And what about our customers? When they were patients, we took risks, we stayed up all hours. We strove for excellence for them, as well as for our own material success. We sat at the bedsides of patients with meningitis, we stalked the sources of epidemics, we were bound to them by more than gold. We still do it for customers and clients, but I fear it is with less fervor, less certainty. Witness the lack of call coverage, the unwillingness of young physicians to be available, the early retirements, the desire for nonclinical careers in medicine and nursing. Is it worth my life to care for a customer? Is it worth my health to save a client? Are they worth time away from the ones I love? The danger and the cost always seemed acceptable for patients, to whom I had a sacred duty. It seems less so for customers and clients.

I don’t expect it to stop. I’m sure we’ll keep getting bombarded with reminders about customers and their needs, and more to the point, their desires. But I’d like to see a little reality injected into the discussion. Because so far, we’ve steadily lost track of what it really means to be a customer and what it really means to be a patient. And difference, on every level, is more than semantic. It’s monumental.

*This blog post was originally published at*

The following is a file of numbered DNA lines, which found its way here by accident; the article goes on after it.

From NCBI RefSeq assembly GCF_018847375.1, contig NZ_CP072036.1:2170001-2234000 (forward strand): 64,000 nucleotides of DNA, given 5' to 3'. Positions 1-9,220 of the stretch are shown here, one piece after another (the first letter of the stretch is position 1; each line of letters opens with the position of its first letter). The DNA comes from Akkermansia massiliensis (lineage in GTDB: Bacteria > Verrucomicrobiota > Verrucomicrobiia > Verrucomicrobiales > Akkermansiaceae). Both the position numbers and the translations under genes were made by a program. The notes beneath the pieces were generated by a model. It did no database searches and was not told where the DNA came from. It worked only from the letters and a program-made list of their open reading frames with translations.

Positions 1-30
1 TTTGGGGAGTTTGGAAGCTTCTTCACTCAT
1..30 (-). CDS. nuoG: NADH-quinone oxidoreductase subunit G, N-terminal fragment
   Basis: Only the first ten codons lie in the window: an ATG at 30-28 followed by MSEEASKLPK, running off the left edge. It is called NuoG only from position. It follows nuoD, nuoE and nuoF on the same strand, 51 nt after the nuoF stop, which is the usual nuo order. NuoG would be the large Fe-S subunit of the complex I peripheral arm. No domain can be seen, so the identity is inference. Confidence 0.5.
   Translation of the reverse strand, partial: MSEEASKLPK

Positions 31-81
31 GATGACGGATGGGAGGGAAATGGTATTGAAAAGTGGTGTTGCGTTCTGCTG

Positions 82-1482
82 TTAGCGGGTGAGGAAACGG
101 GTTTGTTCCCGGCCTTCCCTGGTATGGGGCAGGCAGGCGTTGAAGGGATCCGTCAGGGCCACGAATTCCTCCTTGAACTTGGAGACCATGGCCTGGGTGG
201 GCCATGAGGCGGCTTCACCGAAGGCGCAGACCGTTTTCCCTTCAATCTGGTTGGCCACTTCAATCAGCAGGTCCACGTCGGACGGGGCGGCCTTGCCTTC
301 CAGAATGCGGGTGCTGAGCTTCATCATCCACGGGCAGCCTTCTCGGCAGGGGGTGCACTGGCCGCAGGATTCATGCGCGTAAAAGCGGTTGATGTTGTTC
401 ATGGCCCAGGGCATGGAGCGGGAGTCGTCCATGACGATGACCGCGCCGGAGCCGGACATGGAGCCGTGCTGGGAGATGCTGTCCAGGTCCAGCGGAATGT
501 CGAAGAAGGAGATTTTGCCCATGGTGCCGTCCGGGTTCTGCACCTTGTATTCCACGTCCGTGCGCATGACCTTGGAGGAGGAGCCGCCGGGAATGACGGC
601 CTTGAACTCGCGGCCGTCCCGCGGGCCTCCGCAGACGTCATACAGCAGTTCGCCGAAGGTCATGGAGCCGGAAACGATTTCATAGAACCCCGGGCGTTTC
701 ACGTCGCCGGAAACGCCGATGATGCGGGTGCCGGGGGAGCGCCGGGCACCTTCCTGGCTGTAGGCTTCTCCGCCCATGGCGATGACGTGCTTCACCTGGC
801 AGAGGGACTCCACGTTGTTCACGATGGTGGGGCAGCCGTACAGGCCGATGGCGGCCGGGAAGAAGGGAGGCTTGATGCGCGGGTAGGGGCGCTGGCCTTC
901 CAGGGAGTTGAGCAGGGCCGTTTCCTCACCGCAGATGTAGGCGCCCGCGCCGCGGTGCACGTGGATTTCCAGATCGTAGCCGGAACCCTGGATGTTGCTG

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Richmond, VA – In an effort to simplify inpatient medical billing, one area hospitalist group has determined that “altered mental status” (ICD-9 780.97) is the most efficient code for use in any patient work up.

“When you enter a hospital, you’re bound to have some kind of mental status change,” said Dr. Fishbinder, co-partner of Area Hospitalists, PLLC. “Whether it’s confusion about where your room is located in relationship to the visitor’s parking structure, frustration with being woken up every hour or two to check your vital signs, or just plain old fatigue from being sick, you are not thinking as clearly as before you were admitted. And that’s all the justification we need to order anything from drug and toxin screens, to blood cultures, brain MRIs, tagged red blood cell nuclear scans, or cardiac Holter monitoring. There really is no limit to what we can pursue with our tests.”